10 incredibly innovative young technological companies and 7 days in Boston. Numerous lectures, workshops and networking meetings, hundreds of people and thousands of possible opportunities. And all this in the shadow of one of the world’s best technology universities — the Massachusetts Institute of Technology. We asked the participating startups about the impressions from this year’s Bootcamp.
Łukasz Raczkowski, Solutions 4 Tomorrow
A trip to the United States is in itself a dream for many people, and we also had the opportunity to visit unusual places and meet people unavailable to ordinary tourists. It was an intensive week that brought a lot of new experiences to each of us. First of all, we got to know the look at the businesses of people on the other side of the Atlantic and we realized that it is not the same as the one represented in Poland. Personally, I liked the most meeting with Poles who achieved business success in the USA. It is great to see that on such a demanding market “our people” have succeeded, and additionally they have the willingness to build a Polish community. Cooperation with a local mentor was also important, and it contributed a lot to our perspective on the development of business on a global scale. What surprised us the most was the approach to building entrepreneurship at the Massachusetts Institute of Technology — accessibility of infrastructure, openness of people and their approach — frivolous on one hand, and critical on the other. After this trip, we are certainly more aware of our shortcomings, and at the same time we have become convinced that we can afford to succeed. This mixture of emotions and impressions has allowed us to become even better entrepreneurs.
Ewa Rutczyńska-Jamróz, Lifetone
Our participation in the Bootcamp was very important to us — in particular its location in Boston, which is a leading medical and business center in the field of new technologies from the BioMedTech sector. It was a unique opportunity for us to get to know the ecosystem, visit accelerators, talk to entrepreneurs and scientists specifically from our industry, which makes the knowledge, experience and relationships gained even more valuable to us. Meetings with people who decided to run their businesses in the United States, as well as people who are actively involved in the organization of the start-up support ecosystem in the BioMedTech area in Boston were of special importance to us. We were surprised by the openness of the people we met with. They listened with interest about our business and wondered with whom they could contact us, who from their environment could potentially contribute something to the development of our business. This resulted in setting up further meetings, which filled the agenda to the limits of what is possible and allowed us to review, in a short span of time, our thinking about the steps we should take in terms of expansion to the United States. The goal that we set for ourselves in connection with our trip to the Bootcamp was not related to looking for financing. We wanted to understand the Boston ecosystem and establish relationships. Thanks to the involvement of the organizer, i.e. MIT Enterprise Forum Poland, we managed to achieve this goal, for which we are very grateful.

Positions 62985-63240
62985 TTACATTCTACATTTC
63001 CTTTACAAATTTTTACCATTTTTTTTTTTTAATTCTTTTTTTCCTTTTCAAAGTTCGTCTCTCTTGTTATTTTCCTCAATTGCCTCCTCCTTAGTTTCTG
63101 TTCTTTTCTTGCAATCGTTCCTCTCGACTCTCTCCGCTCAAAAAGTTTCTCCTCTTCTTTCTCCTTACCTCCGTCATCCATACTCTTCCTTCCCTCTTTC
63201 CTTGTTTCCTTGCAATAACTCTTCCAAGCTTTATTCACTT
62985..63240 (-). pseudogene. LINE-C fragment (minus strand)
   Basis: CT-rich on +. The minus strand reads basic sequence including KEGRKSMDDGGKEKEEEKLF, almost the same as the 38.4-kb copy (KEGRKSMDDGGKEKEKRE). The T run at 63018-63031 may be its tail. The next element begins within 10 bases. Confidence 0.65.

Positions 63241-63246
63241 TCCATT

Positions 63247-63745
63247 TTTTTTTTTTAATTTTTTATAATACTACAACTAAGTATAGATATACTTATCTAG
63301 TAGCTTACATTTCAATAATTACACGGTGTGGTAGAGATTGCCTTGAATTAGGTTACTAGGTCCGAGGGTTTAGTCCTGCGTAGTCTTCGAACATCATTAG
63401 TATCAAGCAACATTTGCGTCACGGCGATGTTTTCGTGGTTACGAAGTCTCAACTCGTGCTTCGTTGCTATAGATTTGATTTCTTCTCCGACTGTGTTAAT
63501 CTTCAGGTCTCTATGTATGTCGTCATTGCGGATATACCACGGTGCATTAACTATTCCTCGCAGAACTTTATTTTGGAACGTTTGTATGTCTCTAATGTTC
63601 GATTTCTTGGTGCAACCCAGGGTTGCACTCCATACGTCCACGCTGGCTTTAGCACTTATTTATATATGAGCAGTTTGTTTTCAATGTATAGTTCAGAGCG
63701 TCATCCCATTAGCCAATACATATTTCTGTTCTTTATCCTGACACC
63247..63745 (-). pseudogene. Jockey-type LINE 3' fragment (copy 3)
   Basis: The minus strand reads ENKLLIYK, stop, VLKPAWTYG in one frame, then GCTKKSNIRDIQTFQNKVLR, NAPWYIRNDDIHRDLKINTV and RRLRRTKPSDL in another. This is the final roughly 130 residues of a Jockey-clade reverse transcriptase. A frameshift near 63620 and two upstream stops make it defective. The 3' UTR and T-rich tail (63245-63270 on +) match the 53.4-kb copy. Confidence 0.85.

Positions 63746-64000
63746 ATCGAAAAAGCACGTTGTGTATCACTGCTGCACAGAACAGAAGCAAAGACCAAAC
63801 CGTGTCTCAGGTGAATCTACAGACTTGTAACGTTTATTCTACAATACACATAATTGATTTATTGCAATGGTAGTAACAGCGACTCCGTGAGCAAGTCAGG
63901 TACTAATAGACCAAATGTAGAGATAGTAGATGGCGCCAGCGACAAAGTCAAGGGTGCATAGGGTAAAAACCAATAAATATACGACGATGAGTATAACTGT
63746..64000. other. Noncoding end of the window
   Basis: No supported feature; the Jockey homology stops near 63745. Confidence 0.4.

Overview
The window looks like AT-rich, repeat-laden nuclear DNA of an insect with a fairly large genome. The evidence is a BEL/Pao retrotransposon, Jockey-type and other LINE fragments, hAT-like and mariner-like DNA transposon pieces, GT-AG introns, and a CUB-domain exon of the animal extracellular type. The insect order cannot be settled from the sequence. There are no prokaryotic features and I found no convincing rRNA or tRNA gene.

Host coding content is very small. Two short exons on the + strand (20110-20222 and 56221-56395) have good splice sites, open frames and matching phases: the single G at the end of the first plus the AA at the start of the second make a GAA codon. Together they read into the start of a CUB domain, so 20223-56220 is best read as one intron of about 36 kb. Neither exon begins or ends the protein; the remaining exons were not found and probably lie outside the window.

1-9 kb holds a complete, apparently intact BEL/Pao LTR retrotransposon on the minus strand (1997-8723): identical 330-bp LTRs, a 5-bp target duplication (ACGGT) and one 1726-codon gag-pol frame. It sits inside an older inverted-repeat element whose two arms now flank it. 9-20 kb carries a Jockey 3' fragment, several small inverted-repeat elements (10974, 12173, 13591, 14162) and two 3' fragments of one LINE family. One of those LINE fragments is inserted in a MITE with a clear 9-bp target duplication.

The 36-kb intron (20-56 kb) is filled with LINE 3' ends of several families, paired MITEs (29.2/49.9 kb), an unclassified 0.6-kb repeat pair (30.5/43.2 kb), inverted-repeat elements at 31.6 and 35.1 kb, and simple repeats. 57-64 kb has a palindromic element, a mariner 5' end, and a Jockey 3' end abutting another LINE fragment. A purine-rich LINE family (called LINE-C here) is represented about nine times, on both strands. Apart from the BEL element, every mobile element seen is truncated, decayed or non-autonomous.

Konrad Krajewski, Genomtec
The most important benefits of participating in the Bootcamp in Boston are the opportunity to meet interesting people, feedback from investors and information about the functioning of business in the USA. This market has to be seen as the European Union — each state in the USA has to be seen as an individual country. People in different states differ in customs and approach to business, states have their own individual laws, so in the USA it is very important to analyze the possibility of creating a business in a particular state, and not in the whole country. We liked the openness of Americans and their approach to business. The people we met openly shared their contacts with us and helped us arrange meetings, while expecting nothing in return. The most important thing was to get to know the mentality of local investors and people, which is different from the approach and mentality of Poles. Business practitioners and entrepreneurs with whom we met, openly share with us their experiences and thoughts on Polish projects. In Poland, people do not function this way, because they are afraid that someone could steal their ideas or contacts from them. We are far from the state of mind and mentality of American business, so we will be slow to develop further. “You go faster by yourself, but in a group you’ll go farther”. The Americans understand this, Poles — not at all. We realized that in order to do business in the U.S., you need to be there, have global patents, understand the U.S. market and have the best validated product. In addition, in the USA the customer who buys the product/service and the business model are the most important. Technological advantages and price do not matter if the customer is not interested in them.